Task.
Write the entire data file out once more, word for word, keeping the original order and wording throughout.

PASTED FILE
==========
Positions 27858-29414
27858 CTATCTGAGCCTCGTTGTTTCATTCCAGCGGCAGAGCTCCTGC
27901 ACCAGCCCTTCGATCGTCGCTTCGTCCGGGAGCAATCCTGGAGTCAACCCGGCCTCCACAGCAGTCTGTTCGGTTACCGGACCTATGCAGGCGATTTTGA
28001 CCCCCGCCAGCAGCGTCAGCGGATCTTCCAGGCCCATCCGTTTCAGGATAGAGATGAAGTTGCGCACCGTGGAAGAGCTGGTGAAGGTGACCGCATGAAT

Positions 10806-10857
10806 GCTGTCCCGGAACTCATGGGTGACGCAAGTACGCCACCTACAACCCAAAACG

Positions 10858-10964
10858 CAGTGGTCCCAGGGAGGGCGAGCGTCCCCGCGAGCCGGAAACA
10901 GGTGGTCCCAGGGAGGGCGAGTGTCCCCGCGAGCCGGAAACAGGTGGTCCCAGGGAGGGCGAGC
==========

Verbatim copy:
Positions 27858-29414
27858 CTATCTGAGCCTCGTTGTTTCATTCCAGCGGCAGAGCTCCTGC
27901 ACCAGCCCTTCGATCGTCGCTTCGTCCGGGAGCAATCCTGGAGTCAACCCGGCCTCCACAGCAGTCTGTTCGGTTACCGGACCTATGCAGGCGATTTTGA
28001 CCCCCGCCAGCAGCGTCAGCGGATCTTCCAGGCCCATCCGTTTCAGGATAGAGATGAAGTTGCGCACCGTGGAAGAGCTGGTGAAGGTGACCGCATGAAT

Positions 10806-10857
10806 GCTGTCCCGGAACTCATGGGTGACGCAAGTACGCCACCTACAACCCAAAACG

Positions 10858-10964
10858 CAGTGGTCCCAGGGAGGGCGAGCGTCCCCGCGAGCCGGAAACA
10901 GGTGGTCCCAGGGAGGGCGAGTGTCCCCGCGAGCCGGAAACAGGTGGTCCCAGGGAGGGCGAGC